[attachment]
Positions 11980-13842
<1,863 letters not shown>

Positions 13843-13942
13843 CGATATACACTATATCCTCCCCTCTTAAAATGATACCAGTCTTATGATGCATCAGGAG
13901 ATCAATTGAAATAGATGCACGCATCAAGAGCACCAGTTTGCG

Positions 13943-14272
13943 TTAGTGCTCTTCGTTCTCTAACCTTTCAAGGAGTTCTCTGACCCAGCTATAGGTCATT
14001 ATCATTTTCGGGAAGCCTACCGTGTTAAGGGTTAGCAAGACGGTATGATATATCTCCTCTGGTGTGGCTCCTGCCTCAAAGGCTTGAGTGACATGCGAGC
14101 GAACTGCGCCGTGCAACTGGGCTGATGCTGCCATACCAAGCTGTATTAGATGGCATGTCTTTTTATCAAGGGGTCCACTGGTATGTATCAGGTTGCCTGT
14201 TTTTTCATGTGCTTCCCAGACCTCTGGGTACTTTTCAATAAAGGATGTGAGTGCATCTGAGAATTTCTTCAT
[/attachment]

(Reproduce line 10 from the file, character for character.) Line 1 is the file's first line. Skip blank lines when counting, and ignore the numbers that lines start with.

14201 TTTTTCATGTGCTTCCCAGACCTCTGGGTACTTTTCAATAAAGGATGTGAGTGCATCTGAGAATTTCTTCAT